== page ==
Battling peanut allergies
Allison Rush couldn’t trade lunches with the other kids in her elementary school. She had to skip the cake at birthday parties and couldn’t go trick-or-treating with her friends. Despite all the precautions, at age 7 she collapsed after eating a peanut-contaminated cookie baked by her class.
She was revived with a shot of epinephrine, the standard treatment for people with peanut allergies. “It was pretty scary,” the 16-year-old said recently. She now carries epinephrine with her wherever she goes and dines out only reluctantly. “I don’t eat at Chinese or Japanese restaurants, because they cook a lot with peanut oil,” the Boulder, Colo., resident said. “And it’s kind of hard to eat at restaurants I’ve never eaten at before.”
Such extreme vigilance may ultimately be unnecessary, not only for Allison but also for the estimated 1.5 million people in the United States who have peanut allergies. Researchers are devising new ways to detect, treat and prevent such allergies and, although most are still in development, they ultimately could save lives.
In highly allergic people, a fraction of a peanut -- one-sixtieth of the legume, in Allison’s case -- can cause a potentially fatal condition called anaphylaxis, in which airways in the lung constrict and the throat can swell shut. Peanuts cause more severe reactions than any other food item, says the American Academy of Allergy, Asthma and Immunology, resulting in 50 to 100 deaths each year.
Doctors recommend that anyone with a peanut allergy should carry an EpiPen, a portable injection of epinephrine, but most don’t. Some find it inconvenient, said Anne Munoz-Furlong, chief executive of the nonprofit Food Allergy & Anaphylaxis Network. That’s why thousands of people with peanut allergy end up in hospital emergency rooms, she added.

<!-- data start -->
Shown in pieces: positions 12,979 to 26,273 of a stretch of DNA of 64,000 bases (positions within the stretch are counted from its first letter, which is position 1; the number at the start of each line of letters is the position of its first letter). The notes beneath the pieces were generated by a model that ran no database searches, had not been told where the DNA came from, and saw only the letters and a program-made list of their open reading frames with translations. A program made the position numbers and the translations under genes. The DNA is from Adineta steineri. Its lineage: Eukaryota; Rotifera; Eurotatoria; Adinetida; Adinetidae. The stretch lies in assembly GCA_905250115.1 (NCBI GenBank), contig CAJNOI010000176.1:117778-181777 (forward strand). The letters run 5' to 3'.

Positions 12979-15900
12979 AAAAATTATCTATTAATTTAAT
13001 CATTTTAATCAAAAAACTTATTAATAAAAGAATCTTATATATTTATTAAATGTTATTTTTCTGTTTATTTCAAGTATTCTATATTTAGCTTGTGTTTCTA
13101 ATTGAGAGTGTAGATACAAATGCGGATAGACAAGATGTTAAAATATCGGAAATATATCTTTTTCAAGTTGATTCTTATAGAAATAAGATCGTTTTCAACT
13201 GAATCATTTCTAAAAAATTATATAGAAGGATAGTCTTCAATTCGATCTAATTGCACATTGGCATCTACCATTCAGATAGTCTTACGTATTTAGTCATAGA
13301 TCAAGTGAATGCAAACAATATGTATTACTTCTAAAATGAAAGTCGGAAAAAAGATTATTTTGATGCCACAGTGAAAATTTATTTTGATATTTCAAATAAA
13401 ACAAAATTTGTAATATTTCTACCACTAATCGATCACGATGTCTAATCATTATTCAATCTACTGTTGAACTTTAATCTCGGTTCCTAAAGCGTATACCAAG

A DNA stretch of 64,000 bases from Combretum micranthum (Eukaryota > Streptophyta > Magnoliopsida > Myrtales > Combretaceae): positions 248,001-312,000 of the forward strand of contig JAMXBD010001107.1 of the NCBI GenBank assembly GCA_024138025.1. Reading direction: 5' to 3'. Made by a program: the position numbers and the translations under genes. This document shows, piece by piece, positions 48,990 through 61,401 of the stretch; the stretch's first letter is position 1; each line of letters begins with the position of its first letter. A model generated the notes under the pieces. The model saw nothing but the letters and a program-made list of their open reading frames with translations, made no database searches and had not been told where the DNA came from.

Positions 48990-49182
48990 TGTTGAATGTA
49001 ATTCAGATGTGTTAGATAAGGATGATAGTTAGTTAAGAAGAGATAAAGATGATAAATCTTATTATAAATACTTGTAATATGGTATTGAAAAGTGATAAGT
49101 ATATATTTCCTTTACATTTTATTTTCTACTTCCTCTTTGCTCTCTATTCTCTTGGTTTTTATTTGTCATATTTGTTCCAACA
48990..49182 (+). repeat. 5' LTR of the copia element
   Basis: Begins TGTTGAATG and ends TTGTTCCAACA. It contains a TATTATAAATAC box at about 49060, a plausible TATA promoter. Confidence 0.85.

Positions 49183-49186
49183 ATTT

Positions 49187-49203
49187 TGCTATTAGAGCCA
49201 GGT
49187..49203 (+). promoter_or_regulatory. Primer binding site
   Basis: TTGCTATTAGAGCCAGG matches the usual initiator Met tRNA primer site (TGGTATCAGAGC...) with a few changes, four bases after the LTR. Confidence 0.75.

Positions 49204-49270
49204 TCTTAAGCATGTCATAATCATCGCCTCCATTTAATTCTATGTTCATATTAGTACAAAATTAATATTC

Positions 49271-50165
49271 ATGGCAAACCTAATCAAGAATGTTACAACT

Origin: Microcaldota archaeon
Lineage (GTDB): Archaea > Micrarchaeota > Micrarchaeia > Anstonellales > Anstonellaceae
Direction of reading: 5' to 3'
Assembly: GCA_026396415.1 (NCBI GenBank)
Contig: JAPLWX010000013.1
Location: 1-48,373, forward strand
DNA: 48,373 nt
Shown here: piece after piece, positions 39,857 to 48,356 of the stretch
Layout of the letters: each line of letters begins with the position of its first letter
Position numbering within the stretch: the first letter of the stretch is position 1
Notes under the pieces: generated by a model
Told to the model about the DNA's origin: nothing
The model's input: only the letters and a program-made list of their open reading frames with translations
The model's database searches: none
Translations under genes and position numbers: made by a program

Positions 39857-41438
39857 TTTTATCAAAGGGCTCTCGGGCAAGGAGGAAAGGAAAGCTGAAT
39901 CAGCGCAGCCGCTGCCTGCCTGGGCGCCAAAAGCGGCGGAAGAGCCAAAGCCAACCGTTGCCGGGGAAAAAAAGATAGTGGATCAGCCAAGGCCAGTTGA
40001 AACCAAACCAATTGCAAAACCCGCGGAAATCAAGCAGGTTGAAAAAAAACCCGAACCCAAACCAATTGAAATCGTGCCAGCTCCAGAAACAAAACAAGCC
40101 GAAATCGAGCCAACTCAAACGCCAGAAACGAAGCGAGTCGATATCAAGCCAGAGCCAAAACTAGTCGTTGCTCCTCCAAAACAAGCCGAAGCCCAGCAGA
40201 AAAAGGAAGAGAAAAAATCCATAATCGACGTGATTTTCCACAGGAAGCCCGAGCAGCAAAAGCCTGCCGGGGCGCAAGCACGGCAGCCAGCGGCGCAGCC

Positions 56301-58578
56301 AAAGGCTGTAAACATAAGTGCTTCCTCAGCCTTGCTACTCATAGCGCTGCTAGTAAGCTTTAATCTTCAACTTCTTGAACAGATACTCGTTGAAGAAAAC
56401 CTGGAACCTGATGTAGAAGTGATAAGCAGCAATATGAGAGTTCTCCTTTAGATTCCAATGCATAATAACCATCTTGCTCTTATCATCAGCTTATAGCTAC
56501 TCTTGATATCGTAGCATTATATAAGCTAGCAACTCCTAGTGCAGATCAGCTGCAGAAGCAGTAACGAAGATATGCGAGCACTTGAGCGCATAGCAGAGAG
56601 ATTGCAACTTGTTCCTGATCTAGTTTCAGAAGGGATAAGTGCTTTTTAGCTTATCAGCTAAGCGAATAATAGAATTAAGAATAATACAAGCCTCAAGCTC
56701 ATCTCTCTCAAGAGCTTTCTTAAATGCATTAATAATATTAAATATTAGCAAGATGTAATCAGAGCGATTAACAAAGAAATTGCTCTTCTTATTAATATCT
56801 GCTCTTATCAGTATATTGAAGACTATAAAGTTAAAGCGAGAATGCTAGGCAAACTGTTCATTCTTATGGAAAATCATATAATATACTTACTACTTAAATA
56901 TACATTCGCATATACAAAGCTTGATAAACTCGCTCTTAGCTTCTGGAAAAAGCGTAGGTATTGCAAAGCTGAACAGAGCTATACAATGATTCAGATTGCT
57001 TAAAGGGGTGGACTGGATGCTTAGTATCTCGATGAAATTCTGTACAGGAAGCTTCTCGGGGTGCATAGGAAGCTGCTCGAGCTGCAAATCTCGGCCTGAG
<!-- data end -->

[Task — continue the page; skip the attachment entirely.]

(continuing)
In a study that shows promise for these people, scientists reported last week that activated charcoal pills -- cheap, easy to take and already on the market -- may ultimately be used to stem anaphylactic reactions.
Dr. Peter Vadas, director of allergy and clinical immunology at St. Michael’s Hospital in Toronto, showed how an activated charcoal solution can prevent anaphylaxis. The solution is commonly used to treat poison victims, and some hospitals also use it to treat people with peanut allergies. Vadas’ laboratory study is the first to show how it may work.
In one experiment, activated charcoal effectively removed peanut proteins from mixtures of chocolate and vanilla ice cream. In another experiment, Vadas combined activated charcoal with a mixture of peanut proteins and applied it to the forearms of six people with peanut allergies. In mixtures of 200 milligrams of charcoal for every milligram of peanut protein, the subjects had no reaction to the proteins. Vadas said activated charcoal “acts like a sponge,” binding to poisons and carrying them out of the digestive system before they can do harm. His studies indicated that the compound treats peanut proteins the same way. And, he said, the charcoal may prevent secondary reactions that occur as lingering peanut proteins make their way through the digestive system.